Monday, February 7, 2011

Constituency number changes

2007 electoral regions
With the constitutional amendments, different formula for the number of seat in parliament given by a party list vs. the number of directly elected constituency MPs were discussed. In the 2007 election, it had 400 constituencies and another 80 party list, which were calculated for 8 separate regions. The ratios in discussion now were either a 400:100 ratio or the now preferred 375:125 ratio, as well as a few others but all with either 375 or 400 constituency. Of course such changes directly prompt criticism of adjusting the law to fit party interests, which due to the better performance of the Democratic Party in the party list votes is not totally baseless. However, for the number of constituencies these are spread to the provinces according to a simple formula, so here only minor preferences for one party should be expected.

Since I already programmed the algorithm for calculating the number of constituencies per province, it's easy for me to compare the two proposed numbers. The only thing I had to program for an easier comparison was to sum up the numbers for regions. To keep the table short I have only used the simple regions as defined by the National Statistics Office, with the northern region already starting at Nakhon Sawan.

As one can see, the Northeast looses most constituencies in the reduction from 400 to 375, but that's of course simply to due the fact that this area has so many constituencies. So to really compare, one should check the percentage values, which show that the South and especially the North loose, while the Central wins. I have done the calculation with the population numbers as of January 1 2009.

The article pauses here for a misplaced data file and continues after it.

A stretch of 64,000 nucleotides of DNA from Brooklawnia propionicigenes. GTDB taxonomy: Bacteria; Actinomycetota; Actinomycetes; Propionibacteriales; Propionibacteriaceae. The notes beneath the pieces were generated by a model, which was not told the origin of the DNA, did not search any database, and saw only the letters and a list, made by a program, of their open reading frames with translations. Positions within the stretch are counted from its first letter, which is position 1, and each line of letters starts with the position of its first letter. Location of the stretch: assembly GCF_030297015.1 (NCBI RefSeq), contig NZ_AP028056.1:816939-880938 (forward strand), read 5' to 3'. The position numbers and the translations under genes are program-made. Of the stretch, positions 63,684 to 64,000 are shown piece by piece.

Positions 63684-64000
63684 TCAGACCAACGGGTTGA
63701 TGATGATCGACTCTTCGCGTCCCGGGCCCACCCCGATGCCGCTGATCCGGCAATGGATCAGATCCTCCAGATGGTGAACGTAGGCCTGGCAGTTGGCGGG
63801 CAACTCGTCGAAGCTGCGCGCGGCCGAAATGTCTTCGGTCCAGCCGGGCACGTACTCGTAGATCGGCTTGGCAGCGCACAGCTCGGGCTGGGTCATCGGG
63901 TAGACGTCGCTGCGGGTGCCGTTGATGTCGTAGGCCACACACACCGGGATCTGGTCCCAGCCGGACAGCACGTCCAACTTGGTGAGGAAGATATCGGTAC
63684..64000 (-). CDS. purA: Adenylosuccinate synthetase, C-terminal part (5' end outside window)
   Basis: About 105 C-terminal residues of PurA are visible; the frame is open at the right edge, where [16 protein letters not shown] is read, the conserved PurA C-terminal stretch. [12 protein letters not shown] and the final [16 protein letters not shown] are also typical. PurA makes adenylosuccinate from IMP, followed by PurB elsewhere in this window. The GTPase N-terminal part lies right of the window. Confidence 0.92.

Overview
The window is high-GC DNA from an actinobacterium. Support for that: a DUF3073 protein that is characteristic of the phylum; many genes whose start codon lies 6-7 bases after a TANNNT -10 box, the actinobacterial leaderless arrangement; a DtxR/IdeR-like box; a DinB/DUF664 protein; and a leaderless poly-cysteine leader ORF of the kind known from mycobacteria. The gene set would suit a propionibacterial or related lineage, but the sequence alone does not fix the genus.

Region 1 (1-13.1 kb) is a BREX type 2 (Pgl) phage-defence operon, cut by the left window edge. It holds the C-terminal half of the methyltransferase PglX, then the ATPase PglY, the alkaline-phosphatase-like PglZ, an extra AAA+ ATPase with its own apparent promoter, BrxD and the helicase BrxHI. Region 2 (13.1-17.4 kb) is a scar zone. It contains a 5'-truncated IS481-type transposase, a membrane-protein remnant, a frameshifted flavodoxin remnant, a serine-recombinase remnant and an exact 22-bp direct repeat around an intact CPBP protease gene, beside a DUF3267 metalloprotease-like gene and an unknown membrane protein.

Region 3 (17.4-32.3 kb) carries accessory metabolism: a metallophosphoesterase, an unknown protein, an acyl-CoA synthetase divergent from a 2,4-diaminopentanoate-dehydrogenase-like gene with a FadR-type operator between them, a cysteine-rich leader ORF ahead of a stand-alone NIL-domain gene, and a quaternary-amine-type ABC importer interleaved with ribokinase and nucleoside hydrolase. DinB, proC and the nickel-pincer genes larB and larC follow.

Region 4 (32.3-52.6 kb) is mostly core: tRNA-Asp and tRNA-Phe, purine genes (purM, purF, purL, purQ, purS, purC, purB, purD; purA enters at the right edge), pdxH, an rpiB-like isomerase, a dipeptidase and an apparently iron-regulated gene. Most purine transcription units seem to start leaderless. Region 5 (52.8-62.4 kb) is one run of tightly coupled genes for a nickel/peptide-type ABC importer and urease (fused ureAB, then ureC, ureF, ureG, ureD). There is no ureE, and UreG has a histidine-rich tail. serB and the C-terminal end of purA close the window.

The weight of each vote depends on the province, due to the fact that constituencies have to be within one province there's inevitably quite some inequality - whereas in Ang Thong there are 142403 citizen per MP, in Nakhon Nayok the number is 251683 (calculated for 375 constituency MPs). With 400 constituency MPs, Nakhon Nayok would instead be nearly at the top of the list with 125841 citizen per MP, as it is one of the provinces which loose a constituency in the reduction of numbers.

While all reports focus on the numbers only, none mentions whether the electoral regions will be kept or dropped with the amendments. The new value of 125 could only be divided into 5 regions, so there has to be a change in these regions for sure. The lack of mentioning them in the news makes me think they will be dropped altogether. But guess I will only know for sure after the amendments are accepted in a joint meeting of house of representatives and senate on February 11th.

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